Quick acting vs pelletized lime?

ctjohnAugust 11, 2011

Local Agway store sells quick-acting lime in addition to pelletized lime. A analysis of my lawn showed that it needed 100 lbs of lime per 1000 sq ft.

My first question: is it worth the slightly extra cost of the quick-acting lime to get the pH in a more favorable range to encourage growth before the end of the season.

Second question: will the lime affect the fertilizer I intend to apply to newly sown over-seed, or the general September fertilization for the established lawn.

Many thanks for any advice.

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A few things about lime:

You never want to apply that much lime to your soil at one time. There are two types of lime, dolomitic and calcitic. Dolomitic lime should be used when magnesium levels are low, calcitic should be used when calcium levels are low. Calcitic is often labeled as quick-acting, but not always, as it is incorporated into the soil faster than dolomitic. Dolomitics maximum application rate is 40 or 50 lbs per 1000, calcitic is about 9-10 lbs per thousand. (It usually says so on the bag).

I am also in CT. Most of our soils are low in calcium and magnesium. When you had your soil test, what were your calcium and magnesium levels? What was your pH? Fertilizer and lime can interact if applied together. Usually you apply them two weeks apart. Also you don't want to apply lime at the time of seeding. Now would be OK if you are seeding in Sept. Lesco carries two lime derived products, Cal Turf Pro and Mag Turf Pro that are pretty reasonable in price, very consitent in particle size, and dissolve faster than tradition lime and therefore affect pH faster. I use it and it works well. Hope this helps.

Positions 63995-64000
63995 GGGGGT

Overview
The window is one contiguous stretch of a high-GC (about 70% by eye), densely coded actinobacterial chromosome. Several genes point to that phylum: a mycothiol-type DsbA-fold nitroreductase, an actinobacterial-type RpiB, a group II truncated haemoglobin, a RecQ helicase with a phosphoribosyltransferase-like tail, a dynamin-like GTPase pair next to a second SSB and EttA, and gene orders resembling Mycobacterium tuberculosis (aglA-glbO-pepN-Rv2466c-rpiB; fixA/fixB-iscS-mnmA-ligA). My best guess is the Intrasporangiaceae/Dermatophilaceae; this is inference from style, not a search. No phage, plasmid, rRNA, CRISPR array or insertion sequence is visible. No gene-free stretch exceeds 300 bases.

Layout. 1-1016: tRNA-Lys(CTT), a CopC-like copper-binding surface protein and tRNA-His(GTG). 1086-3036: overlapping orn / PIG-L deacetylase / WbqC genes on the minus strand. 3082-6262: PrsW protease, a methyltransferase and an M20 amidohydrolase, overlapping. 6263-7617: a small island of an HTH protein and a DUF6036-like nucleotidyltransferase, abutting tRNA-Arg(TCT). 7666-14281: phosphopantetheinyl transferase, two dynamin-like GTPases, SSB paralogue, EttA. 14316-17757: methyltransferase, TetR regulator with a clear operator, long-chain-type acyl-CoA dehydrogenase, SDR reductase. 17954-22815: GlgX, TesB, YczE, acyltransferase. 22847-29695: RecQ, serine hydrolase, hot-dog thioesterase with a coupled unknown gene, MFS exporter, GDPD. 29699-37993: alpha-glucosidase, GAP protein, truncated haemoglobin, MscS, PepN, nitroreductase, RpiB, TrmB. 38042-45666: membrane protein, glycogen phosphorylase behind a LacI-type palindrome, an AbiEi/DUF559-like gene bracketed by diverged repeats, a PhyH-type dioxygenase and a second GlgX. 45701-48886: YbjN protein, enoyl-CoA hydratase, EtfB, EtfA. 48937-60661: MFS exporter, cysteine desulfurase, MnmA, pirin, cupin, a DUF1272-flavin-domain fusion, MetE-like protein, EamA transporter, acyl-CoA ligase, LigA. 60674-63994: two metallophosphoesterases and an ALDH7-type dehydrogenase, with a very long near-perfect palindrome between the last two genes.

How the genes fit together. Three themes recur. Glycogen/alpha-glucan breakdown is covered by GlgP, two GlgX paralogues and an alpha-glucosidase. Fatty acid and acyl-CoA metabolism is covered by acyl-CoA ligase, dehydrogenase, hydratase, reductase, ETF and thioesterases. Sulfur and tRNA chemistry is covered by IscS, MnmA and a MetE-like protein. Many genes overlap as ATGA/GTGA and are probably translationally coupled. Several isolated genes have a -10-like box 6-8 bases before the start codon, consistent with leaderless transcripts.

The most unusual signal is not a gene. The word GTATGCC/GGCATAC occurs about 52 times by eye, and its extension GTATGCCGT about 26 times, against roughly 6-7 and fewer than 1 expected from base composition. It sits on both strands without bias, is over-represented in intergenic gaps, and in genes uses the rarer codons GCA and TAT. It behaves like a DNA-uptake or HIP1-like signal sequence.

Bookmark   August 11, 2011 at 9:34AM
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Thanks for the input tiemco. I'll try Lesco, not far from me in North Haven.
The soil test by the Ct Ag Station did not give actual values for Ca and Mg, just that in one sample Ca was high and Mg was high (pH 5.1) and in a different sample Ca was low and Mg medium (pH 4.2). I had put some lime down in mid summer (only 10 lbs per 1000 sq ft, not sure if dolomitic or calcitic - it was Agway's fast-acting lime), so that might have affected Ca and Mg somewhat. The recommendation of the Ag Station was for 100 lbs limestone for the first area and 200 lbs per 1000 sq ft for the other area. Not sure how limestone pounds equate with Cal Turf Pro pounds though.

    Bookmark   August 11, 2011 at 8:40PM
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That pH is pretty low, although I have seen lower. I would use either Cal-Turf Pro at the highest rate on the bag, or good calcitic lime at the high bag rate (I prefer Cal-Turf Pro, it works quicker). You can tell if lime is calcitic by the label. It should be mostly calcium carbonate, in the %90+ range. You are going to be liming every few months for a few years by the way, raising pH is a marathon, not a sprint. When you retest your soil in a year, use Logan Labs.

    Bookmark   August 11, 2011 at 9:12PM
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andy10917(NY 6a)

The Ca-Turf Pro works quickly because it contains plenty of Calcium Oxide. That's quick but quite harsh to the soil.

    Bookmark   August 11, 2011 at 10:39PM
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I'm not so sure about that Andy. I took a look at labels for calcitic and Cal-Turf Pro and the percent compositions are similar. I thought the reason for the faster action is due to the chelating agents in Cal Turf Pro which raise the solubilities of the product. Perhaps this isn't good for the soil, but at a pH of 5.1 maybe speed should be favored over gentle action.

    Bookmark   August 12, 2011 at 12:55AM
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